(I had chickens, but never ate them - they were just layers.)
I do skin most of the time, but these are meant to be special occasion roasting birds - so I need the skin on.

Did a couple more today... it took LONGER to do than yesterday! We'll do the last two next week, hopefully I'll be able to put together a home brew plucker by then. :hobbyhors
 

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What age were they? I have a Peking I was going to butcher at ten weeks when I discovered he was a he but then just never did for this exact reason.

Now he's about five months old and not even sure he'd be very good anymore. I have a buff duck and another mixed duck both female. Trying to decide if I want to try for ducklings in the spring or if the drake needs to go to freezer camp.

Reading your issues helps me lean towards duckling in spring.
 

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I raise quite a few meat ducks. The cleanest I do we're
10 weeks old. Then pin feathers become messy. I'm doing
some more butchering this week for older birds now about
16 weeks . I suspect they'll have pin feathers.

Best thing to do is paraffin wax dipping and peeling,
This helps pulling out pin feathers. Other then that, try
keeping your scalding temperature higher than for chickens .
It may not make a difference for pin feathers , but save time
plucking down and feathers . Add some washing soda to the
scald water . Helps break down natural waterfowl oil in the
feathers.
 

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Discussion Starter #15
What age were they? I have a Peking I was going to butcher at ten weeks when I discovered he was a he but then just never did for this exact reason.

Now he's about five months old and not even sure he'd be very good anymore. I have a buff duck and another mixed duck both female. Trying to decide if I want to try for ducklings in the spring or if the drake needs to go to freezer camp.

Reading your issues helps me lean towards duckling in spring.
They were thirteen weeks I think? I'd have to count on the calendar but I'm pretty sure. These ones had quite large well developed pin feathers, that came out pretty easily, actually. I'm hopeful that by Saturday (next chance we have to do any butchering) they'll be grown in a bit better. The worst time we're having is actually their back and wing feathers - those stupid things just don't want to come out! Also these are Muscovies - may or may not be different from a Pekin. I've done Khaki Campbells too, but we skin those. Not enough meat to be worth roasting, and they're better as stew birds, I think, with the skin off.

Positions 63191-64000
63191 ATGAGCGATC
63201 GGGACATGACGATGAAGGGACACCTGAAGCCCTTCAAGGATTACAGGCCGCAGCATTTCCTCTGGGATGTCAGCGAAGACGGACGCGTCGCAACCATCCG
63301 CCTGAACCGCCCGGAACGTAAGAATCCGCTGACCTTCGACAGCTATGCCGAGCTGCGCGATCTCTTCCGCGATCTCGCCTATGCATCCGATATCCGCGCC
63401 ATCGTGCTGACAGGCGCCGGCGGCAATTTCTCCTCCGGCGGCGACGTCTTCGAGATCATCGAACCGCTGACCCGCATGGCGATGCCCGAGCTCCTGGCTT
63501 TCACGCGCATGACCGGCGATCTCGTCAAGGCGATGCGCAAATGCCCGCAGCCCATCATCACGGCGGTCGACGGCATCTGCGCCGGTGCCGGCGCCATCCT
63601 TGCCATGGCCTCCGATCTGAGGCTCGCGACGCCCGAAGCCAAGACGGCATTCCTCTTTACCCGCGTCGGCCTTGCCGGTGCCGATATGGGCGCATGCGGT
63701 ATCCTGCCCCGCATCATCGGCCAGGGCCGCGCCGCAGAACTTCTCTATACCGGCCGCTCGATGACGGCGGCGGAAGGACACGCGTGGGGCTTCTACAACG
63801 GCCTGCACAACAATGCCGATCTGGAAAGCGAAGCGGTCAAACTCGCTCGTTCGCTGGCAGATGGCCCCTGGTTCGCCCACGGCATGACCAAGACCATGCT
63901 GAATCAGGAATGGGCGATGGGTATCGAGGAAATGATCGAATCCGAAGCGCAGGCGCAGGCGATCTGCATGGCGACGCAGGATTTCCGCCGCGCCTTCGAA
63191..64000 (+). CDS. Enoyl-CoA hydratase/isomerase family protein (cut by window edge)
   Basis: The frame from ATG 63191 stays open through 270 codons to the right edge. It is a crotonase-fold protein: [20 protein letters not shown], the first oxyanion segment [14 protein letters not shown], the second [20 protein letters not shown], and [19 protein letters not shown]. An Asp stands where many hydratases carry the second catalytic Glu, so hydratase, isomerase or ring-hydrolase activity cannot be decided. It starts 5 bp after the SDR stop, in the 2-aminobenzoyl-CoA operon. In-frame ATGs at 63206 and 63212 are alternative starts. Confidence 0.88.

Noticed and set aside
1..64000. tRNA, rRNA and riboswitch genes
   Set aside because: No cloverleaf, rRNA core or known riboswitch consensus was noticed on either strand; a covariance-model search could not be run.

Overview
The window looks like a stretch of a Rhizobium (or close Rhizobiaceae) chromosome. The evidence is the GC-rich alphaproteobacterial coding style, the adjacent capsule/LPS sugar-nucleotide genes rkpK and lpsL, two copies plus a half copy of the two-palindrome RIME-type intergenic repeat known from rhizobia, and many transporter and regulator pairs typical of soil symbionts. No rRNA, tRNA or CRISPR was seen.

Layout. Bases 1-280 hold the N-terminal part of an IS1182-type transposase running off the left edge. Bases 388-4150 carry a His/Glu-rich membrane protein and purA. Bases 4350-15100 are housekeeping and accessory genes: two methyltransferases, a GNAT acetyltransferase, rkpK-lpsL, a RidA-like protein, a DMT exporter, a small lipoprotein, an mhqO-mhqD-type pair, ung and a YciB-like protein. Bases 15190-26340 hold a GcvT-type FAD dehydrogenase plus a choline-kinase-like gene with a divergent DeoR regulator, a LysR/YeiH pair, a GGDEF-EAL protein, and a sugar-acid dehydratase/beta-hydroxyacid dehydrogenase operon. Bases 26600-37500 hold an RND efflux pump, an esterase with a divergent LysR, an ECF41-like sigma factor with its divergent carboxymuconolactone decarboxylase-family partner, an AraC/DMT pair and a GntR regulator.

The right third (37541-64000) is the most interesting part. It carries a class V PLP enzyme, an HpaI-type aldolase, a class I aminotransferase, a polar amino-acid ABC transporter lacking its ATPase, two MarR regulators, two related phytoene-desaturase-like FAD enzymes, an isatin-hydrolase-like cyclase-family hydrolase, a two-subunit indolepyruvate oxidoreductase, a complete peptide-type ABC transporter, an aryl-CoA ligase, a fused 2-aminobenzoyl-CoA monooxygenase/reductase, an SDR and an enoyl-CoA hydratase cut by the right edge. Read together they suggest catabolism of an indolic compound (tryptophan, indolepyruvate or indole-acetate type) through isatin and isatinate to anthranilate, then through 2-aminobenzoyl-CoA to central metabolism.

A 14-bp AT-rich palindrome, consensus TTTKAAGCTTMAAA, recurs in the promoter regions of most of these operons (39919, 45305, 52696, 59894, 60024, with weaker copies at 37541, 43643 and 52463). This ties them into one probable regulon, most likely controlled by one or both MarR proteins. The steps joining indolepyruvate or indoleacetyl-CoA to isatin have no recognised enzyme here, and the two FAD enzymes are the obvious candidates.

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We did 5 welsh harlequins and it was TERRIBLE. We had to hand pluck a whole bunch because our super plucker just didn't pluck them like it does the turkeys an chickens. Just get some tweezers and prepare for a time investment.
 

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If your duck has new feathers coming in, it will be awful to pluck. You can tell by feeling the chest feathers for the new blood feathers. If they are growing feathers, I found it was better to skin them, I couldn't pluck a nice skin in any case. I don't have muscovies, so don't know the best ages, but for regular domestic ducks it seems to be at 8 weeks - just for a couple of days between juvenile plumage and molting for the first adult feathers - then 12 weeks on.

Five or six months is a great time for the Pekin to still be young enough to be great eating, but ducklings are darn cute!

As for plucking, I did do a batch with a commercial processor and her tub type plucker worked quite well for getting most of the feathers off fast. There was still a lot of hand work, but it saved me about half the time. I haven't tried waxing and I quit growing up ducks for butcher, I find it just too hard to kill them when I don't really need them for eating. I just raise egg layers and sell the extras.

To get the feathers loose, I used water at 170 degrees for close to a minute to scald. I added a squirt of dish soap. Also used the garden hose on the ducks before scalding to force water up under the feathers and clean them a bit. That all helped a lot. To be sure of the time to scald, pull a duck out and see if the wing feathers are loose, if they are, its time to pluck.

My daughter and I did them together - we'd kill two, pluck them and put them on ice, then do two more. We could do six in a day (including the butchering too) and it was a bit of work for sure.

We are not professionals in any way though, that's a bit of experience on our own. I am sure others can be a lot faster and more efficient.
 

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Check out the youtube clips and there is DYI pluckers like what you are looking at for $15-20 total parts cost and clips of them in action.

Wade
I built one like that in a half hour for about $4. I did have a lot of what I needed on hand (yes, I am a hoarder! :gaptooth: )
 

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Mossy nut, love your plucker.
What is the green part?
What powers the plucker, a drill?
What is the part you are holding on to?
Inquiring minds would love to know :D
 

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The green part just holds the fingers and a drill powers it.